ECB Keeps Rates at 1.25%

The European Central Bank kept euro zone interest rates on hold as expected on Thursday leaving markets focused on whether Jean-Claude Trichet will flag a June hike by declaring the bank is in a state of "strong vigilance."

The bank left rates at 1.25 percent at its monthly meeting, having raised them in April to end two years of crisis-induced record low interest rates.

Almost all economists in run up to the meeting had expected the decision. The euro and Bund futures were little changed afterwards.

It leaves attention firmly focused on whether or not the bank tees up its next rate rise for June, or supports the slim majority of observers who see it waiting until July.

"We expect Jean-Claude Trichet to use the term 'strong vigilance' which would signal that they will raise rates in June," said Daiwa economist Chris Scicluna, citing recent strong inflation and economic activity data in the currency bloc.

The ECB's post-meeting news conference begins at 1230 GMT.

In the past, the ECB regularly used the phrase strong vigilance or alternatively "heightened alertness" to signal a hike was only a month away.

With inflation continuing to accelerate in the euro zone economists expect last month's 25 basis point rate hike to be the first in a run of increases.

If a June hike is on the cards, it would be the fastest start to a rate rise cycle in the ECB's history. In 1999 and 2005, the beginning of the last spell of tightening, it waited three months before a implementing a second increase.

"We are looking for the key code word 'strong vigilance' and for a statement that risks to price stability are still very much on the upside," said Societe Generale economist James Nixon.

Data released since the April meeting has shown euro zone inflation accelerating to 2.8 percent in April. The ECB aims to keep it just below 2 percent over the medium term.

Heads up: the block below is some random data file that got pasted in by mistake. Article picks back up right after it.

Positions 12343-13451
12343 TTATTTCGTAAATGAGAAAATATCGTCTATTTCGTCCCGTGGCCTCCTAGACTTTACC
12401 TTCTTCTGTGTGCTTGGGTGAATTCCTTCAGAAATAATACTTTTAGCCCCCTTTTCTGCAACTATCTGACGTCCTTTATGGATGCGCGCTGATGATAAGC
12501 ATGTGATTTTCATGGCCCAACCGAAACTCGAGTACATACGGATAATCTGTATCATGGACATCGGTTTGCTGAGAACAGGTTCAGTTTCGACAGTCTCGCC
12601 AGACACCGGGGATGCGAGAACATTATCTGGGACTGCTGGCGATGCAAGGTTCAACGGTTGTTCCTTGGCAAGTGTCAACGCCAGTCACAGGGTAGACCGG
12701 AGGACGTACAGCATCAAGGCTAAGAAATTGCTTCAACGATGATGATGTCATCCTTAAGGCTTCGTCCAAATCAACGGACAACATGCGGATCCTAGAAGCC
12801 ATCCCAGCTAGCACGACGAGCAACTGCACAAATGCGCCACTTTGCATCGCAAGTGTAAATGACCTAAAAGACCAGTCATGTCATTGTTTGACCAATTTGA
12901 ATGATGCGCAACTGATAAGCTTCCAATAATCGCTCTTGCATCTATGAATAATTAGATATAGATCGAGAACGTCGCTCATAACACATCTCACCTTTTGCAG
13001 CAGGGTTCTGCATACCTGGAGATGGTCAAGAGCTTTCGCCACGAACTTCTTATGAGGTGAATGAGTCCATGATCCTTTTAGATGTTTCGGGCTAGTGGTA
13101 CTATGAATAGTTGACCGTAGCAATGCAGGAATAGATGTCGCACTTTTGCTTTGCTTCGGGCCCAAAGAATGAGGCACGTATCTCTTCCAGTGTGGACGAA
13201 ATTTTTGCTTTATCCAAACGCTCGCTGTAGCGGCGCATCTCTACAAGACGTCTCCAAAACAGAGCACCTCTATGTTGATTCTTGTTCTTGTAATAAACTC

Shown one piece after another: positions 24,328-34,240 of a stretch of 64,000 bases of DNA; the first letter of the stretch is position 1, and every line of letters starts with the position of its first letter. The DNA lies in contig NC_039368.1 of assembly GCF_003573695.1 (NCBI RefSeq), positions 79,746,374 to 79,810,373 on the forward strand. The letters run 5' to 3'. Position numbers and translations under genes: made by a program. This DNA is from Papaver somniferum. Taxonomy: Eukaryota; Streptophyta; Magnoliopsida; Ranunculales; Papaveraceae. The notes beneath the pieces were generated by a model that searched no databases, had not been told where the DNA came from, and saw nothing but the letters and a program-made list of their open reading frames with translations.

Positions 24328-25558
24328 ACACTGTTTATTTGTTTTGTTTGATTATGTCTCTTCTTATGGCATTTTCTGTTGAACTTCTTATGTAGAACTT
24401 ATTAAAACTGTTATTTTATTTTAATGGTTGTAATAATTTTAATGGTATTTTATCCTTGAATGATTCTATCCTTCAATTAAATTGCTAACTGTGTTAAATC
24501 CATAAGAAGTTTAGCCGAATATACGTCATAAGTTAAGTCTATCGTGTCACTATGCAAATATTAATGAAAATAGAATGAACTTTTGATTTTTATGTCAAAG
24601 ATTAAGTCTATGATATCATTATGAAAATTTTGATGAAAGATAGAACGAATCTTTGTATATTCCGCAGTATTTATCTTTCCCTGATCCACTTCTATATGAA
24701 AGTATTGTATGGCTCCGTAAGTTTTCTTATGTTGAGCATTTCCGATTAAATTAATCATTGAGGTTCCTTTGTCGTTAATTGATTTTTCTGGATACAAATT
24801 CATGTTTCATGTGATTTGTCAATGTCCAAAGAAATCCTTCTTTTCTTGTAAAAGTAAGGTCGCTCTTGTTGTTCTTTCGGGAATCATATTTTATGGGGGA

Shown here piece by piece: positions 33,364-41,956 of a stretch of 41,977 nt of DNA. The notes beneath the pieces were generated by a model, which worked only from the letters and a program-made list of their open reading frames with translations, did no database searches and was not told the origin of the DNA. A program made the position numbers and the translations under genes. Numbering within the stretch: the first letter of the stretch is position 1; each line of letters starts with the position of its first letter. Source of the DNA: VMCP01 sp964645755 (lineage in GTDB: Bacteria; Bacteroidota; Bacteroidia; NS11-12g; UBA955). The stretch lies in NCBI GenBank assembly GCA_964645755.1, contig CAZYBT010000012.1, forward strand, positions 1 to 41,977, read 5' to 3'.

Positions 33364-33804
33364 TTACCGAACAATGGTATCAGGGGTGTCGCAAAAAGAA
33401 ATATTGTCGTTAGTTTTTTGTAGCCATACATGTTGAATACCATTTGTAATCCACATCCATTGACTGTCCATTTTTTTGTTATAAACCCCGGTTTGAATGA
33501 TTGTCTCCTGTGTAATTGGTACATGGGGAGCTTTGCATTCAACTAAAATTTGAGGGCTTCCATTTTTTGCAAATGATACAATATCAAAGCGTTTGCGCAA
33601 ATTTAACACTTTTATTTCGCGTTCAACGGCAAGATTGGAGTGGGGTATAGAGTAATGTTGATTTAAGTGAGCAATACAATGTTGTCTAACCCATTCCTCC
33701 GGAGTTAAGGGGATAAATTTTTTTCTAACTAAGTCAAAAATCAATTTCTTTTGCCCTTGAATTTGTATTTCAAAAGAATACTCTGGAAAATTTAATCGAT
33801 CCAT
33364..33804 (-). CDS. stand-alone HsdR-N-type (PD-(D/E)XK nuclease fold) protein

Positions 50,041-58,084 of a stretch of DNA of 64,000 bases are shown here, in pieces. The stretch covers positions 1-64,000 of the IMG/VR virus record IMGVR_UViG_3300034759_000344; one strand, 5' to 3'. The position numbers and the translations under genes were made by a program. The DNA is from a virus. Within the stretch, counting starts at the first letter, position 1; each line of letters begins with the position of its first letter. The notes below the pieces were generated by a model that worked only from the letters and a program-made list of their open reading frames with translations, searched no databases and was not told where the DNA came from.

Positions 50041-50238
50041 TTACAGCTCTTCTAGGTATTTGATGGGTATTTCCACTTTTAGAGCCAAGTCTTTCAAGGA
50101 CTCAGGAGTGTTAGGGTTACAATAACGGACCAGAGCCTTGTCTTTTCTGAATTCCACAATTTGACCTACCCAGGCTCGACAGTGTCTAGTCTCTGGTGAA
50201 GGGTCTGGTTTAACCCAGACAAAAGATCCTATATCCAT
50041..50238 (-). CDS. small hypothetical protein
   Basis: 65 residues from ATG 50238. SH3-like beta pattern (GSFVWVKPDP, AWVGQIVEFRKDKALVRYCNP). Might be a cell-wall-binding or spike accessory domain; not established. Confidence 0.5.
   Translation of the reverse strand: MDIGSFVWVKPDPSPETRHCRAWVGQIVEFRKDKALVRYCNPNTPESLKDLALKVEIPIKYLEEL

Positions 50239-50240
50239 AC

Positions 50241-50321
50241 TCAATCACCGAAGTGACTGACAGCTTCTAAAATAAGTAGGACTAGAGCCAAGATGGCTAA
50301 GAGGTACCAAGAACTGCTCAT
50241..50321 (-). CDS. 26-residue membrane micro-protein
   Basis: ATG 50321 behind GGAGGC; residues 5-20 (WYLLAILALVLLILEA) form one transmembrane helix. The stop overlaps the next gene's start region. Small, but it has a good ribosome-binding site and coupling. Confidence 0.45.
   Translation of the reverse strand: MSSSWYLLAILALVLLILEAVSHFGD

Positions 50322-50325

The meeting in Helsinki comes just two days after Portugal announced it had reached preliminary agreement with the EU, IMF and the ECB for a three-year package of support, including help for Lisbon's banks.

That, and speculation about a possible Greek debt restructuring, is unlikely to blow the ECB off course, however, as it exits the loose monetary policy it employed from October 2008 in response to the global financial crisis.

"If anything the Portuguese package is a positive development for the market in the sense that that removes another source of uncertainty for the time being," said Nixon. "The sense is that the sovereign debt crisis is abating again and that the ECB can continue to respond to inflation."


Thursday's meeting was the first attended by incoming Bundesbank chief Jens Weidmann, who on Monday stuck to the hawkish policy stance of his predecessor, Axel Weber, by saying monetary policy must be normalised.

In his first comments on monetary policy, Weidmann said it was a question "not of 'if' but rather 'when'."

ECB policymakers have been at pains to stress the separation of their standard policy tools -- interest rates -- from non-standard measures, including the unlimited liquidity operations they use to help banks in the periphery that are frozen out of interbank markets.

The ECB said in March it would carry on providing unlimited funding for banks at its three-month operations through to the end of June and would keep full allotment at its weekly and one-month operations, until at least July 12.

With the liquidity taps still on, the periphery's woes are unlikely to stop the ECB flagging a further rate rise.

The stronger-than-expected inflation April reading, together with a survey showing factories in the euro zone ramped up production in April, have led a number of economists to lean towards a June hike.

Nomura's Jens Sondergaard saw only a 30 percent probability of a June rate rise.

"If they sound the strong vigilance alarm tomorrow and hike in June, they are implicitly sending a signal to the market that they are keen to hike ... and that will push up market expectations even further, and will push up the euro," he said.

The euro has raced higher since the April meeting, closing in on $1.50 as the ECB focuses on tackling inflation while the Federal Reserve has signalled it is in no hurry to scale back its support for the U.S. economy.